Vertigo about ready to commence:

Wednesday, October 15, 2014

the art of ice climbing

see that double entendre there.

With the season change, I keep thinking about getting back up to the mountains. Before the leaves are gone, we must get one more camp, one more cold morning around the campfire.

Ice climbing season is coming too; time will tell how warm of a winter it is, but if the falls are frozen, we are going to strap up. Maybe these sketches will get you inspired for some cold weather adventures. What is endearingly called: a suffer-fest!

Wednesday, October 8, 2014

maps, polar exploration, and scurvy

I've been back at my map series, just finishing my latest on polar exploration after reading: Albanov's journey, Shackleton's voyage (even though it was the Antarctic), Nansen, and seems like there was one more. This map is lightly based on those journeys on foot around the polar areas of Franz Josef Land, Svalbard, Novaya Zemlya in the Barents Sea.

I posted this picture on instagram and got linked back to all of these awesome maps! Map heaven. Indulge me.

From left to right: @jenmfarrell_, @patriciacrowther78, @all_about_them_books, @seannasbooks, @livros.by.ropis, @lilyandbooks, @travel_books_life, @bookswithdylan, @ughfiction

Thursday, September 25, 2014


This is a ode to Dan ™ Wang.

The web is a place for pretenses, pretty things, and the shiny side of life, especially blogs. Bringing reality into focus is maybe not something we turn to the web for, but reality it is. Shit has certainly reigned. Two weeks ago, we lost a great friend; and at the risk of being too personal, forthright, whatever, I'd like to take a minute to immortalize him on the web.

Ro and I met Dan at a birthday party four or five years ago. He was awkwardly standing around, and when the dancing started, he awkwardly danced along. His gumption to join in the dancing while being so painfully self-aware made him instantly likable and highly relate-able. As we began to see him at numerous social occasions, it became clear that despite his discomfort in social situations, Dan was quite possibly the most social person we'd ever met. He was always leaving the party/movie premiere/New Years celebration/dinner to run to another function. We enjoyed giving him a hard time whenever he tried to make an exit.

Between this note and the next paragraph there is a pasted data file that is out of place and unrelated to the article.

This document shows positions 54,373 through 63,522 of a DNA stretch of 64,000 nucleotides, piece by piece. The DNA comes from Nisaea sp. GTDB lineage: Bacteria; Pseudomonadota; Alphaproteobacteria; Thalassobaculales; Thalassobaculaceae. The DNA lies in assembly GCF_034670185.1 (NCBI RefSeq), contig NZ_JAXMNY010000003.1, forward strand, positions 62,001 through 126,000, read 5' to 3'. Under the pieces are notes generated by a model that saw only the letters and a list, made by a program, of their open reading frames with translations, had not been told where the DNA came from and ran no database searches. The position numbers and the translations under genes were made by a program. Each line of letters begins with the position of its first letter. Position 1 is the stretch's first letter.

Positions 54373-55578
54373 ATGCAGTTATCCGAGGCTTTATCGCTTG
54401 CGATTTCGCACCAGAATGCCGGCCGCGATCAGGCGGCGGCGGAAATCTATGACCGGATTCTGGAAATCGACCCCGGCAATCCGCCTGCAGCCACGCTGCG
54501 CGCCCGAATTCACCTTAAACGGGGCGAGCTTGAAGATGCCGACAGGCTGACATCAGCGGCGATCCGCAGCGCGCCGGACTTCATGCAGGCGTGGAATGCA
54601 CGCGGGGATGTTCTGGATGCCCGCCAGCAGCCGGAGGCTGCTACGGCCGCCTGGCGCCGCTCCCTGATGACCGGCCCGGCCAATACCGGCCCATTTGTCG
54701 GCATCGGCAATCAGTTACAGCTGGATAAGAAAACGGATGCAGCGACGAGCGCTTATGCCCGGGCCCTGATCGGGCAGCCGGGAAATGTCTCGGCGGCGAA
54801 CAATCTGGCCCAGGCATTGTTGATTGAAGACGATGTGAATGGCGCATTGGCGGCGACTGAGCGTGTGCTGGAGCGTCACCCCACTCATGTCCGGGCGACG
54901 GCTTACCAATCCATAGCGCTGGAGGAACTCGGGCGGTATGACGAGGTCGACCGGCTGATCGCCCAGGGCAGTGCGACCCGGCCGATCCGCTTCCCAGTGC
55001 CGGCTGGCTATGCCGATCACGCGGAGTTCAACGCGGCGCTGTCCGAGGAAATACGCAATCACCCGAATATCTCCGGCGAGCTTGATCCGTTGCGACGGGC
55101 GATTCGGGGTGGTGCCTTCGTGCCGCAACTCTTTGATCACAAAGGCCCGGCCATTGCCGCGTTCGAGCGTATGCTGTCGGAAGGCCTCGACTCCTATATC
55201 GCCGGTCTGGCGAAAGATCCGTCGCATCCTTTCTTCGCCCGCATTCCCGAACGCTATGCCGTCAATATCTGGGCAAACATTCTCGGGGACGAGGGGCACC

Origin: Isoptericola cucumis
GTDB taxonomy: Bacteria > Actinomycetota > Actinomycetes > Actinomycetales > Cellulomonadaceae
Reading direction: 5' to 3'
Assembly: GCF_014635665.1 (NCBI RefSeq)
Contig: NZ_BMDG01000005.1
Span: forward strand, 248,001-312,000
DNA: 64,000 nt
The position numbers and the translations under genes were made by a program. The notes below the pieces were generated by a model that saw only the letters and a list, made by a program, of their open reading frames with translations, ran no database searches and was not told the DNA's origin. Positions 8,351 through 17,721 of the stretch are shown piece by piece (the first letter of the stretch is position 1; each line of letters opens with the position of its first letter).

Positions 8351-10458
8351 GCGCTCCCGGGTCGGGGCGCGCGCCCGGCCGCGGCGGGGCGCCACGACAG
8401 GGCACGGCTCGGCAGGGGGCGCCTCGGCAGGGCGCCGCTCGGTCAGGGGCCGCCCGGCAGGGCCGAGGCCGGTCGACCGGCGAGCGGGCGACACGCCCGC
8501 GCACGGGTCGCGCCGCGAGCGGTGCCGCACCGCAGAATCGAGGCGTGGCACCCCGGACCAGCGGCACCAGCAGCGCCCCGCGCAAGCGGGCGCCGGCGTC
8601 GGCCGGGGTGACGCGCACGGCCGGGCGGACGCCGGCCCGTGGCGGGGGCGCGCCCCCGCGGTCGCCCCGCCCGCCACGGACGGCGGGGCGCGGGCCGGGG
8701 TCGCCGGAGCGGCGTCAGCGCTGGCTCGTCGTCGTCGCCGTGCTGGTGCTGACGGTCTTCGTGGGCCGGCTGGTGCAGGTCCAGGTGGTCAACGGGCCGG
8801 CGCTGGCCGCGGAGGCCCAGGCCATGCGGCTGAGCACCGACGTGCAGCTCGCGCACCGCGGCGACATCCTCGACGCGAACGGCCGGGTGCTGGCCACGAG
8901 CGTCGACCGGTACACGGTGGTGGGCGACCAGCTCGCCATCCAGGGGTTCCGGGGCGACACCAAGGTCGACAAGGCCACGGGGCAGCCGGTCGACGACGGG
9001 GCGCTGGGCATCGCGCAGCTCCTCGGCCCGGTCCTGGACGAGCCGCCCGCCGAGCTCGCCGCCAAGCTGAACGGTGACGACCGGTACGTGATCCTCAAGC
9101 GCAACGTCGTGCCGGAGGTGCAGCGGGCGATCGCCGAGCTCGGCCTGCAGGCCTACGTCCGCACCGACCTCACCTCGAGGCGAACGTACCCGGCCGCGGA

He was a part of innumerable, and I do mean innumerable, social and environmental activist groups.  The Occupy Movement, Non-GMO advocacy, the community garden, city beautification, the yoga center, Burning Man, the list has no end. I have no idea how he was able to be involved in so many diverse projects.... But he was a doer and a believer in community. He was always frustrated by the complacency and isolation of those around him.  Whether he knew it or not, he had a huge community; people came out en masse for him at the memorial held at the garden last weekend.  

The crowd was as diverse as his range of interests. Any given topic would take steroids when he entered the conversation. Chatting could take an abrupt left turn and end up considering web-savvy Afghan weavers who listen to rockabilly or anarchist post punk (that was a real conversation).  He worked in computers, so Ro and he often splintered off into riveting conversations about Linux and remote servers. His embrace of all things nerdy, computer software, Simpsons, Burn Notice clashed well with his ride: a loud, but Eco-friendly motorcycle.